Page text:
The British Horse Society (BHS) has partnered with Nottingham Trent University (NTU) to invest in the future equestrian workforce, working together to provide young people with the tools and skills they need to thrive in a welfare role.

Through a new, dedicated BHS Welfare Education Coordinator work experience module, students enrolled at NTU have the opportunity to gain the knowledge and experience needed to support the prevention of diseases across the equine industry, and to ultimately optimise the welfare of horses.

Since launching the module, the BHS’s horse care and welfare and communication teams have already worked closely with a number of students to develop an effective strategy that aims to drive education around equine respiratory health. This is a particularly important topic to address, the charity said, and highlighted that 14% of horses in the UK are suffering from severe equine asthma.

Understanding equine asthma

NTU students, with the support of the BHS, have developed a video exploring the topic of equine asthma. From creating the concept through to producing and promoting the content, the students are striving to raise awareness of the signs and causes of respiratory diseases, as well as the treatments available and prevention.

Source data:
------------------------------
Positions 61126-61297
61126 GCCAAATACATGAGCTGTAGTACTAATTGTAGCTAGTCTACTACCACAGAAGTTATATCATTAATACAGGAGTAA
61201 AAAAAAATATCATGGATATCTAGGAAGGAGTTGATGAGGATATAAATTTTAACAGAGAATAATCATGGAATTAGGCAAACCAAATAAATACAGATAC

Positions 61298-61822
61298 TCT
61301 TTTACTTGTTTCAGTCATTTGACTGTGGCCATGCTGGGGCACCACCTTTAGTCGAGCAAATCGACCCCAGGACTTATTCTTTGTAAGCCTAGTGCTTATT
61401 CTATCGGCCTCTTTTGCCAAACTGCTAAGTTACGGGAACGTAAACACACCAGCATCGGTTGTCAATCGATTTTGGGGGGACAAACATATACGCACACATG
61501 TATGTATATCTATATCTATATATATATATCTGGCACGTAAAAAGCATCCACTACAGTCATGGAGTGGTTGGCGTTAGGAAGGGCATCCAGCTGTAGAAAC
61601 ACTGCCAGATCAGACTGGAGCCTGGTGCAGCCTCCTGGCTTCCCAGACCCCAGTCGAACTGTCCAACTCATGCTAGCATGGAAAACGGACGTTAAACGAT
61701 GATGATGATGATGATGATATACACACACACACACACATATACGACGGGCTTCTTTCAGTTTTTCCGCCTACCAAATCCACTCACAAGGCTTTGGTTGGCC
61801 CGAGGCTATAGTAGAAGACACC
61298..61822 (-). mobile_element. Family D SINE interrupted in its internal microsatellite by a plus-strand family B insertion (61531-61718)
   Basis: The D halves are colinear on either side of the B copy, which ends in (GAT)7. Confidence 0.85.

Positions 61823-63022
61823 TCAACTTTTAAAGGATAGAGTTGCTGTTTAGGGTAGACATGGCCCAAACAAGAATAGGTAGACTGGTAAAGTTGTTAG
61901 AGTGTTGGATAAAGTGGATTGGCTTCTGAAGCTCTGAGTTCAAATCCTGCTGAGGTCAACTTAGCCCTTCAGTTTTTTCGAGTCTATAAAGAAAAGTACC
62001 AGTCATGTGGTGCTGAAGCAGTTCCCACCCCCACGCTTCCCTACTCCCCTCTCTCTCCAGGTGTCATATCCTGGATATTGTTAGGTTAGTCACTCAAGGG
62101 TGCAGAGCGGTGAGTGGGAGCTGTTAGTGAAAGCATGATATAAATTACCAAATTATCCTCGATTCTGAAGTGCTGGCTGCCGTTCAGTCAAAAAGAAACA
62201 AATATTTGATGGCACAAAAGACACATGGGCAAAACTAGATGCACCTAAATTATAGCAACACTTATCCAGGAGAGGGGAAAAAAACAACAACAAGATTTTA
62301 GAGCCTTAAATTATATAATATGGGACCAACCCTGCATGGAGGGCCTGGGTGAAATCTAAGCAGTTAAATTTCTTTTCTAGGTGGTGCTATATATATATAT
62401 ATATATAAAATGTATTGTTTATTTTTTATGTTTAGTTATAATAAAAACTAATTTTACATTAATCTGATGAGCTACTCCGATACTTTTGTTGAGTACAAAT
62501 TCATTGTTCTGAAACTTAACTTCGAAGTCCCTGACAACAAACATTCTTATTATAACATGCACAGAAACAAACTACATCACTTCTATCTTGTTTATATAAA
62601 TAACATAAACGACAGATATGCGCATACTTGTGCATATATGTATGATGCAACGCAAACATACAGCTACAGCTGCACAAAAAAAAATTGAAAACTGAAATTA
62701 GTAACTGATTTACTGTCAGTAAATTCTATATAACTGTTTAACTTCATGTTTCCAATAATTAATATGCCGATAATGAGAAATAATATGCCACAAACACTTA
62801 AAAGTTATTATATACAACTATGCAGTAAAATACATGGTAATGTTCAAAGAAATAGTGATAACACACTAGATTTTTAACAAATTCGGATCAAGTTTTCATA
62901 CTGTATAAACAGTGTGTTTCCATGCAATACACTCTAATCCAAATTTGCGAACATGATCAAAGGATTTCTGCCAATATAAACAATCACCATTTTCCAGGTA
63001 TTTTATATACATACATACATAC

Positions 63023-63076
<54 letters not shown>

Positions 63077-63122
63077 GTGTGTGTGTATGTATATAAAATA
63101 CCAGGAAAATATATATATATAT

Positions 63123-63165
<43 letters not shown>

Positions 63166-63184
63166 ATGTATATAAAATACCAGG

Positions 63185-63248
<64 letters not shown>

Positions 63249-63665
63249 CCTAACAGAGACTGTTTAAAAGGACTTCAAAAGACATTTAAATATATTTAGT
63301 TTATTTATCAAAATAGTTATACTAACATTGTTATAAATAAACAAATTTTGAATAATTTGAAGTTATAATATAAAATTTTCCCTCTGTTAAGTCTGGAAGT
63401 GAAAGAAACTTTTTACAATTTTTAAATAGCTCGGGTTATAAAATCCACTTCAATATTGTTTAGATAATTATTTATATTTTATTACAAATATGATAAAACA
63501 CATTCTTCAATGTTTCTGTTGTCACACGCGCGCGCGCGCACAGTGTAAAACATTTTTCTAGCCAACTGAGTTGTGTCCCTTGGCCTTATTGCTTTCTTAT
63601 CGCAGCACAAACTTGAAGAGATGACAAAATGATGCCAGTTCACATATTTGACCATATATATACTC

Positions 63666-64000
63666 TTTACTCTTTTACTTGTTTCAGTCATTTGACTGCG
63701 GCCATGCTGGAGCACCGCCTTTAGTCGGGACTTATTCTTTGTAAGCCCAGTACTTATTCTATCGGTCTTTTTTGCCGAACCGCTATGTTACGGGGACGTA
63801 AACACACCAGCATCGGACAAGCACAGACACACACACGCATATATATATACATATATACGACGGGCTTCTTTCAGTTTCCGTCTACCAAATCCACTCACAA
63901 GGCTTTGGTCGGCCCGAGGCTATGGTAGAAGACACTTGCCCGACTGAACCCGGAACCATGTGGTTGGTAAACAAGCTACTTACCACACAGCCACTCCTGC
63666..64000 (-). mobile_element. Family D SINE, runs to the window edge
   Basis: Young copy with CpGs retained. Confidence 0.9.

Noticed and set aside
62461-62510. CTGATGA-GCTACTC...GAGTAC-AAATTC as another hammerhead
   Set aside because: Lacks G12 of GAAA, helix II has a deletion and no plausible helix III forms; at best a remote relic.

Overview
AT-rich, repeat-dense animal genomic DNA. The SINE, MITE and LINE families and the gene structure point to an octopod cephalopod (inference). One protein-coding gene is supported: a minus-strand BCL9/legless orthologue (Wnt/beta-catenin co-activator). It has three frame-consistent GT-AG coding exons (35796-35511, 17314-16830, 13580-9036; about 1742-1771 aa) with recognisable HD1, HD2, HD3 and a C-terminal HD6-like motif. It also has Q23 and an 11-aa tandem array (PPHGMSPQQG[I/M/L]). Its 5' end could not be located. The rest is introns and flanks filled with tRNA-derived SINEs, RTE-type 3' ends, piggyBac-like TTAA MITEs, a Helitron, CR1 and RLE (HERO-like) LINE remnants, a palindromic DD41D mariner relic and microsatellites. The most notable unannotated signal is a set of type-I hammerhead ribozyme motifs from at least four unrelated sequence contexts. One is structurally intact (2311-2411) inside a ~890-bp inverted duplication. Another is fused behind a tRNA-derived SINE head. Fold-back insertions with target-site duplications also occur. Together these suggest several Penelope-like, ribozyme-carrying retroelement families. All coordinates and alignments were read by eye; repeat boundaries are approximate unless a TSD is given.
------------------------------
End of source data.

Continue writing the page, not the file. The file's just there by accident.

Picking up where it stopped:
All the students also contributed towards creating advice for the BHS website, peer-reviewed by Dr Samuel White who is Senior Lecturer at NTU and applied immunologist, specialising in equine asthma and allergies.

Their hard work, as well as the importance of supporting the next generation of equine industry professionals to inform equestrians on welfare topics, was recognised at an event hosted by NTU at the end of April.

Helping horse owners

Emmeline Hannelly, Welfare Education Manager at The British Horse Society was in attendance.

“We are delighted to have teamed up with Nottingham Trent University to deliver an exciting new module for equestrians going on to work in the equine industry,” she said. “It has been an honour to support the students and to see their ideas progress into effective welfare resources, which will provide great benefits for many horse owners and carers.

“We hope that, through the creation of the animated video, we can collectively reduce the cases of respiratory diseases and ultimately improve the welfare of horses.”

Dr Kelly Yarnell, Principal Lecturer in NTU’s School of Animal, Rural and Environmental Sciences, led the module. She said working with the BHS was such an “incredible opportunity” for their students.

“This knowledge exchange project has provided valuable experience of working in the industry as well as developing some key graduate skills,” she added.

For further information on respiratory health, and to view the video made by the NTU students, visit:

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